Our last full day in Phnom Penh was a day mixed with equal amounts of both learning more about the program SSTS partners with that hosts us in Cambodia, and experiencing and supporting Cambodia’s culture through the Russian Market (AKA the blank Market). Following that we reflected upon the different tenants that SSTS offers us to learn, interacting in groups of two to discuss those topics in more detail.
While visiting one of CRDT’s locations, we were greeted by a man named Mr. Or Channy who took us back and told us more about their organization did and gave us the opportunity to ask more questions about them. He talked to us about what CRDT did, and their strategies in doing so. CRDT’s goal is to sustainably improve food security, incomes, and living standards of subsistence rural communities in support of environmental conservation throughout Cambodia. To be quite frank, their value of preserving the environment alongside supporting their locals surprised and impressed me. You would think that when the focus is eliminating poverty, you would do so as fast and as well as you could, focusing on what worked best for the locals. However, this method showed thought of the future and planning ahead to make a better Cambodia both now and in the future. Mr. Or Channy also told us about his personal stake in CRDT. He’d grown up in one of those impoverished villages and now spends time helping others who were like himself find and become something better. The village he grew up in was actually the first village that CRDT helped and impacted! It was quite interesting hearing from someone within the organization itself, and to be able to be given an almost private behind the scenes tour in a sense.
After leaving there, we went to eat then left for the Russian Market. The name comes from the many Russian (and other ethnicities from around there) people who would frequent this market area. The market was crowded and bustling and bursting with color and texture. There were vendors with patterned cloth clothes, figurines, little wooden puzzles, and even beautiful painting prints. The most shocking thing about the market was the ridiculous prices. A piece of artwork that would regularly cost at least 35 at its cheapest was 7 to 10 dollars. I almost felt guilty buying the art pieces and avoided haggling because I felt like I was ripping them off. I ended up buying five paintings that caught my eye, canvases that the vendors rolled up. Olivia and Scout had fun buying real looking rip-offs of popular brands like Gucci, for example, Kara and Esther bought fans, and Anne bought a really lovely skirt. Ellie followed my lead and bought a painting too.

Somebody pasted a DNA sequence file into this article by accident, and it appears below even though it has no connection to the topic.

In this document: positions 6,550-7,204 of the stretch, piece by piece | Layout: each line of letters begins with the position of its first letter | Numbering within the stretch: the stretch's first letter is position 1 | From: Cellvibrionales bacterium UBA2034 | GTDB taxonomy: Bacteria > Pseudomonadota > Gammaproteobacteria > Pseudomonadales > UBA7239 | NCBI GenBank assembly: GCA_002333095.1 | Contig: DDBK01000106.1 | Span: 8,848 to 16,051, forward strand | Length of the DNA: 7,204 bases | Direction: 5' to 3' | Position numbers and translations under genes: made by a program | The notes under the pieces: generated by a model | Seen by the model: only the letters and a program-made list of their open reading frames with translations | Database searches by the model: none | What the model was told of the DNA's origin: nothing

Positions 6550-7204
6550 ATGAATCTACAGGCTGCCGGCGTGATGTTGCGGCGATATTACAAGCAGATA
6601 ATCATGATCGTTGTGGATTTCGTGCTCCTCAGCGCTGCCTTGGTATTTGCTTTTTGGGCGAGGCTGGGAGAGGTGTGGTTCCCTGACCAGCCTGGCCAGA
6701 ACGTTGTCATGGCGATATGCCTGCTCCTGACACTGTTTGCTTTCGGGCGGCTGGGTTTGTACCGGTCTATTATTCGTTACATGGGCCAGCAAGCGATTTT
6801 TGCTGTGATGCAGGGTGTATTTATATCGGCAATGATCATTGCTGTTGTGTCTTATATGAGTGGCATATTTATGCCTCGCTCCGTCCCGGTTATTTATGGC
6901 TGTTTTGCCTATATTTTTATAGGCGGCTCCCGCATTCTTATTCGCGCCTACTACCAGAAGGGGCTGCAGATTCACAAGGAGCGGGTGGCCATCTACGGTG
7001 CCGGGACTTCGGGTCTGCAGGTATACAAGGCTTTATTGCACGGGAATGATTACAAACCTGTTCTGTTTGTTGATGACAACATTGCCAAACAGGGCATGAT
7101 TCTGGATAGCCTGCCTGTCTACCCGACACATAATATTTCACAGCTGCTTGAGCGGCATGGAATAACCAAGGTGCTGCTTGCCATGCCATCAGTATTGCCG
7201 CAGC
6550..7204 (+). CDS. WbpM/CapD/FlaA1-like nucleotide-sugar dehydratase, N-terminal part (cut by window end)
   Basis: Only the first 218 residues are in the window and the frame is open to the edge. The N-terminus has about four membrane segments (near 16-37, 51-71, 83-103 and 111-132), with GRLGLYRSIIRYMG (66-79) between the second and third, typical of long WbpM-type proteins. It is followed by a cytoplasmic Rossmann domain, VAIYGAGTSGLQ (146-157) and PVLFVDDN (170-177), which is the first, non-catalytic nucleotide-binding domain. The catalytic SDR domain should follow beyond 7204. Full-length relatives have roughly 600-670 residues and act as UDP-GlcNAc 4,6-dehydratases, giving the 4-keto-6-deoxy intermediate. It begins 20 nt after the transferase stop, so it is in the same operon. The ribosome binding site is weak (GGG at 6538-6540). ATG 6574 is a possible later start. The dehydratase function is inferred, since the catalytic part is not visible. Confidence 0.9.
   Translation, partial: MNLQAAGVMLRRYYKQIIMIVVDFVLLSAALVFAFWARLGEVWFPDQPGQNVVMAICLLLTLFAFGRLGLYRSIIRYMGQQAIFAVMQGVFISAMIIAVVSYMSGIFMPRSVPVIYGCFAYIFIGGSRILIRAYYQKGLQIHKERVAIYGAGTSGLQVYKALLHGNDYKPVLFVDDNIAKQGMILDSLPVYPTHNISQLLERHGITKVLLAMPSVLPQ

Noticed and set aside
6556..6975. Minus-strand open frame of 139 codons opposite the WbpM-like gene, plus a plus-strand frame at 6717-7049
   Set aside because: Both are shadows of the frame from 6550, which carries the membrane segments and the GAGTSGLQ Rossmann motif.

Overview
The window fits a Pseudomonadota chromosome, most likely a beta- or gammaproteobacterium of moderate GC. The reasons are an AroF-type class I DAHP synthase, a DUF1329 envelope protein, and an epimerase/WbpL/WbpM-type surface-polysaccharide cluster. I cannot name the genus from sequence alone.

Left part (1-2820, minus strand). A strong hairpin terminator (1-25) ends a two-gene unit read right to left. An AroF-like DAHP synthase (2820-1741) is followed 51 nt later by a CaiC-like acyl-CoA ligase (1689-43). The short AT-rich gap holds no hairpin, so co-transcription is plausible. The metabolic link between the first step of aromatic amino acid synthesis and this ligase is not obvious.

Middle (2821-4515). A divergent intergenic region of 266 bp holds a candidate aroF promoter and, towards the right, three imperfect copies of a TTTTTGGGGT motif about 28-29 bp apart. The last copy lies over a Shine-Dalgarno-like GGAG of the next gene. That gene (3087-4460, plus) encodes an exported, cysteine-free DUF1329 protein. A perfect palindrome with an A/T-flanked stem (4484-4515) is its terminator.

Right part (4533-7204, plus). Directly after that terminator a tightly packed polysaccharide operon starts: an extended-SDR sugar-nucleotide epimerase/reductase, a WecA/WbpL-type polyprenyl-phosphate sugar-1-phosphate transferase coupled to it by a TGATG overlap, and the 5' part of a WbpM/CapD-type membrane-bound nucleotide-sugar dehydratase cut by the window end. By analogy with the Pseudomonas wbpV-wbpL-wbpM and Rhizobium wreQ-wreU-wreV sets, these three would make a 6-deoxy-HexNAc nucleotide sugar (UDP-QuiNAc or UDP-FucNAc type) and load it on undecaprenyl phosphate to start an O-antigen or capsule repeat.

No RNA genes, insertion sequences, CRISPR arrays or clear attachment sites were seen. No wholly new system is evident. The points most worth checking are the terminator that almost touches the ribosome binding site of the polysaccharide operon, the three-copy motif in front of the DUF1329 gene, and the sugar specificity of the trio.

We reluctantly left the Russian Market after an hour that passed far too fast, and dinner was fast approaching. The restaurant we went to looked innocuous at first, but by second glance we discovered there was far more than met the eye. We sat at a long table by a pool (yes, like a swimming pool), and there were quite a few excited comments after a glance through the menu. They served tarantulas and ants! The tarantulas were an appetizer and we didn’t order it, however, I ordered the ants which came in like a beef stir fry. I managed to get almost everyone at the table to try an ant, which I was quite proud of, and I finished the dish myself. Ants taste of nothing really, just like crispy bits of the sauce they’re dunked in. After an entertaining meal, we finally made our way back to the hotel to regroup.
It was at the hotel that everyone discovered the hefty overlap of all the camp songs we knew, and before long the whole group was belting out all the ones they knew! All girls from around the states sharing these simple experiences! We finished with a game of Concentration, a very loud and fast game that is quite easy to lose focus on, and we taught it to the 3 to 4 girls who hadn’t heard of it before that point. Disappointed to say I was out first, but everyone had fun as they finished up. And then, after long last, everyone finally retired to their rooms, ready to sleep and wake up early for the seven-hour bus ride the next morning.[/vc_column_text][/vc_column][/vc_row]